In this year’s report, several key updates have been introduced.

A new methodology for calculating the carbon intensity of coprocessed fuels provides insights into their emissions impacts.

The report sheds light on credit generation under British Columbia’s Low Carbon Fuel Standard Part 3 Agreements program and provides a projection of the near-term federal Clean Fuel Regulations credit/debit balance.

The new data also includes an updated tax-cost analysis, including E15 and B20/R80 biofuel blends. “The report profiles a surge in biofuels use in Canada, leading to expanded climate benefits,” said Ian Thomson, president of Advanced Biofuels Canada. “Biofuels use in 2022 reduced greenhouse-gas emissions by over 7 million tons for the first time. While early credit generation under Canada’s new Clean Fuel Regulations impacted biofuels use in the last half of 2022, the data demonstrates that provincial fuel regulations continue to provide an effective market signal to decarbonize non-ZEV transport. In the debate about how Canada will meet its climate goals, advanced biofuels are delivering results today and showing a lot of room for growth.” Thomson continued, saying, “New world-scale advanced biofuel production facilities are already creating thousands of well-paying jobs in every region across the country. They are also improving our energy security by reducing reliance on imported gasoline, diesel and jet fuel. These advanced fuels, which add value to the energy, agriculture, forestry and waste-management sectors, are compatible with existing vehicles and utilize existing infrastructure for rapid adoption and cost-effective distribution.”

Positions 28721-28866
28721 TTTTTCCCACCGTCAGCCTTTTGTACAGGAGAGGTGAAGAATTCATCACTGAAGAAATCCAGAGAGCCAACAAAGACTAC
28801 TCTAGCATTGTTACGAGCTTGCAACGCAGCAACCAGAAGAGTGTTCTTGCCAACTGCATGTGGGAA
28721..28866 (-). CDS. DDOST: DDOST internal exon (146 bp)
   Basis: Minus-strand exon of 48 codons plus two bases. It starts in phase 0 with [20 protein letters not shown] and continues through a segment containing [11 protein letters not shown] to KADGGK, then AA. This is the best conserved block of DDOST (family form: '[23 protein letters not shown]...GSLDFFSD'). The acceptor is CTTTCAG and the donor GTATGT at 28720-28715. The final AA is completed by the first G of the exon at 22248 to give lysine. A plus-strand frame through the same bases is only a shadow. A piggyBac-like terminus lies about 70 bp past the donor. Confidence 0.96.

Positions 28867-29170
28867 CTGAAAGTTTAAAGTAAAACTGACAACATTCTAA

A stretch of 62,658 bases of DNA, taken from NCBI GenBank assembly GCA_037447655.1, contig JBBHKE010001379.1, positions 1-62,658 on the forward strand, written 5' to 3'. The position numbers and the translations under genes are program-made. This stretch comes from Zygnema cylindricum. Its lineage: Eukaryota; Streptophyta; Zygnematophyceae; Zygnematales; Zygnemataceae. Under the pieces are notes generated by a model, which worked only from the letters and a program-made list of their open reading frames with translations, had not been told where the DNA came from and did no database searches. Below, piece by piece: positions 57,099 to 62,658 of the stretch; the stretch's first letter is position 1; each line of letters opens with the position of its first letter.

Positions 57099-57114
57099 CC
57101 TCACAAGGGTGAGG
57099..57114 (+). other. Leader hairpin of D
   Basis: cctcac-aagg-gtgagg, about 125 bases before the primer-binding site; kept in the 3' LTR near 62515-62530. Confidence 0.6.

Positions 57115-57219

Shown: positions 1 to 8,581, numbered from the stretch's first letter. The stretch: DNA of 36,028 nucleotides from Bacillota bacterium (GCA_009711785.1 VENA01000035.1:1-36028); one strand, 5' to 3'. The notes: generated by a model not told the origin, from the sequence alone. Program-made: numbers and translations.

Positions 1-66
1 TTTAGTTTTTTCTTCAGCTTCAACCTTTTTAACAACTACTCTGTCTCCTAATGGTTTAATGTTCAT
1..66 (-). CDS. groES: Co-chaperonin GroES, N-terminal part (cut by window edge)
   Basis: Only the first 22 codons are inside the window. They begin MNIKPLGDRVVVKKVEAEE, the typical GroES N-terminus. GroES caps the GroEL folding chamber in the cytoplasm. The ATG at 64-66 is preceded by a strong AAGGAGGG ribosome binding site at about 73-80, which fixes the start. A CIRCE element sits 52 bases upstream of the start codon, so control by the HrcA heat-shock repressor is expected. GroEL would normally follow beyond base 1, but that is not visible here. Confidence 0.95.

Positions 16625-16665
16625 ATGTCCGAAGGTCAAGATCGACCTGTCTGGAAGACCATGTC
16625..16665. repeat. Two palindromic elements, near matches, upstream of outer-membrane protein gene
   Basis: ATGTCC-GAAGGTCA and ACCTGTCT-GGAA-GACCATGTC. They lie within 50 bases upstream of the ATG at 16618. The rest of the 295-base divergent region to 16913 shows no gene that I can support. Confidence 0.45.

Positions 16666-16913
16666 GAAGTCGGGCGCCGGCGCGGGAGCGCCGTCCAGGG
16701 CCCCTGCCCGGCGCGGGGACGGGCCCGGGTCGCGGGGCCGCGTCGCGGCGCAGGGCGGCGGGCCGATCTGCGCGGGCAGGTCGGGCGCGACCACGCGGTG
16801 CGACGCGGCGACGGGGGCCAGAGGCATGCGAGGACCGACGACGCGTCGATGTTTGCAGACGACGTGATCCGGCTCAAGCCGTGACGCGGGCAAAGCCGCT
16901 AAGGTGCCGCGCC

The annual report calculates the volumes of renewable and petroleum transportation fuels consumed in each Canadian province, and characterizes these by fuel type, feedstock and carbon intensity (CI).

Clean fuels profiled include ethanol, biodiesel and renewable diesel.

Fuels from biobased feedstocks that are coprocessed with crude oil in a conventional refinery are also analyzed.